Inslee says Washington State Patrol will take over Manuel Ellis death investigation

TACOMA, Wash. -- Gov. Jay Inslee on Wednesday said the Washington State Patrol would conduct a new independent investigation of the death of Manuel Ellis while in the custody of the Tacoma Police Department.

"This is the best way to give the Ellis family and the entire community the thorough, fair and independent investigation this case demands," Inslee said. "We must all demand that level of accountability."

Inslee has ordered WSP Chief John Batiste to gather evidence and records from the Pierce County Sheriff's Office.

"Our announcement today focuses on thoroughly investigating what happened late at night on March 3," Inslee said. "But I believe the sheriff’s office needs to answer serious questions about what happened, and did not happen, in the months since then."

The Pierce County Sheriff's Office had been in charge of the investigation because of Initiative 940, a measure passed by voters in 2018 that prohibits police agencies from investigating themselves.

Last week, Inslee first called for an independent investigation into Ellis' death after new information emerged that at least one Pierce County Sheriff’s deputy and a Washington State Patrol trooper were at the scene when he was detained and died on March 3.

But after three months, Inslee’s office said it’s their understanding the sheriff learned that one of his deputies participated in restraining Ellis.

Inslee said the state trooper’s actions were limited, that he has been interviewed and that he and other troopers from the Tacoma area will be excluded from the investigation.

Once the State Patrol’s investigation is finished, it will be sent to state Attorney General Bob Ferguson’s office for review and any charging decisions.

"We’re cautiously optimistic that we actually will be a step closer to a truly authentic, independent investigation, but we won’t necessarily be there until we actually have an independent department within Washington State, similar to other states, that investigates police conduct," said James Bible, the Ellis family's attorney.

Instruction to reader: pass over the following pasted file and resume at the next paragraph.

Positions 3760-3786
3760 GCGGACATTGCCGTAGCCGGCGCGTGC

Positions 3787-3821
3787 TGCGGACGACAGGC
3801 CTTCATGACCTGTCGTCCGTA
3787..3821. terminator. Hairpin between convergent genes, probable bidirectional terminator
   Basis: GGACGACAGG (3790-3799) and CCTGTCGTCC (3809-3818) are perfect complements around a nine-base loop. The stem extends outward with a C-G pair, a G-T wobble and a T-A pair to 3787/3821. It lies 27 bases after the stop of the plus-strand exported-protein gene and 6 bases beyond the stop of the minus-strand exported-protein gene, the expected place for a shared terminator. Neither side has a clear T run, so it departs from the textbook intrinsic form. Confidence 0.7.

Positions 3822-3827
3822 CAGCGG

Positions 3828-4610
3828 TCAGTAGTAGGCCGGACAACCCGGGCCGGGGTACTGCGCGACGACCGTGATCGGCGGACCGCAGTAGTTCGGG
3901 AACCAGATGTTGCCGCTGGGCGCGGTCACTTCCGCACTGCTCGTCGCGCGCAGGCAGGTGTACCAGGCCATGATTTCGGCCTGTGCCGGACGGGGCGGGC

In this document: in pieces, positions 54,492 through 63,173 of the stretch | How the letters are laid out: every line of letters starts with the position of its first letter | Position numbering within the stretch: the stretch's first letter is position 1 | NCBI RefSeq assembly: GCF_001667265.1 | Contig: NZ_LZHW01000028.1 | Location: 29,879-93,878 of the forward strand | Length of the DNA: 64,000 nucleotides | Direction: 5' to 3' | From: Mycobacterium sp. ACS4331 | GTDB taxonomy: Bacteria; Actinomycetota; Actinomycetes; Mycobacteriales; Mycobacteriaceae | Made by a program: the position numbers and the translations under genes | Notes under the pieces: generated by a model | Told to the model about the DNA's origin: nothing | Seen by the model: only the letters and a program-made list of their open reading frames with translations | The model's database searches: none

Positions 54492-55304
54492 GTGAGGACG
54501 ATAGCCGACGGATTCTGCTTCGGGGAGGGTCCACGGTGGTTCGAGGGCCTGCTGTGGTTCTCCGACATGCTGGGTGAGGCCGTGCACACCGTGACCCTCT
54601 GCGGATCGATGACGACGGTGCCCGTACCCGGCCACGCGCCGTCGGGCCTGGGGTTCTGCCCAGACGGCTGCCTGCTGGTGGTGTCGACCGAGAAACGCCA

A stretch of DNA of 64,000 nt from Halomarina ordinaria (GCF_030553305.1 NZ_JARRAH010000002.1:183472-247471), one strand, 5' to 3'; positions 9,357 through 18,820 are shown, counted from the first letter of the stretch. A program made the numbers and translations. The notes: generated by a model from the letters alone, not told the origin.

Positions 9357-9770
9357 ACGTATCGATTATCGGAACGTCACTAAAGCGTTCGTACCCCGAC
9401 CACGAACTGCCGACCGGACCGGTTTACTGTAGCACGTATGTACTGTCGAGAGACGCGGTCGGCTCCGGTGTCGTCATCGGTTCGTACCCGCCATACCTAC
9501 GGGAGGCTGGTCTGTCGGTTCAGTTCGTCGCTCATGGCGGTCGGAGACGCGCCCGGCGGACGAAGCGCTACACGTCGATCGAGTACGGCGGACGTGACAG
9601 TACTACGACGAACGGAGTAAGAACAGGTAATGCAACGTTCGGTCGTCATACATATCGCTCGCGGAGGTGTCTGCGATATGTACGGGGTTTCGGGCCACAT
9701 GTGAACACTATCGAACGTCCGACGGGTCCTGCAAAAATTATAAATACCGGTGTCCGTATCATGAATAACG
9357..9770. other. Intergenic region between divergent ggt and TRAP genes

Washington State Patrol responded to the governor's announcement today in a statement:

"The Governor and Chief Batiste have been in frequent contact on this issue for the past week.  We were informed of the Governor's decision earlier today and will attend to this task with due diligence.
We recognize the unique environment surrounding this investigation and current national focus on the interactions of law enforcement with communities of color so it is essential that the processes we follow here are transparent, in compliance with all applicable laws, and lead to trusted findings. 
As we do in all investigations, we will work to provide justice for all involved with the steady, evenhanded, thoughtful, respectful, transparent, and fair process expected of us by all Washingtonians.
We will work as efficiently and effectively as possible but with that commitment to justice in mind, cannot sacrifice accuracy for expediency.
We are working with the Attorney General's office to ensure full compliance with I-940 including the naming of community members and family liaison and should be ready to commence the start of our investigation by no later than June 26th."

Ellis, 33, died while restrained by Tacoma police. The Pierce County medical examiner’s office ruled Ellis’ March 3 death a homicide caused by a lack of oxygen due to physical restraint. Methamphetamine intoxication and a heart disease were listed as contributing factors.

Tacoma Mayor Victoria Woodards and Ellis’ family have called on those officers to be fired and arrested. The officers are on administrative leave.

The names of the deputy and trooper at the scene have not been released.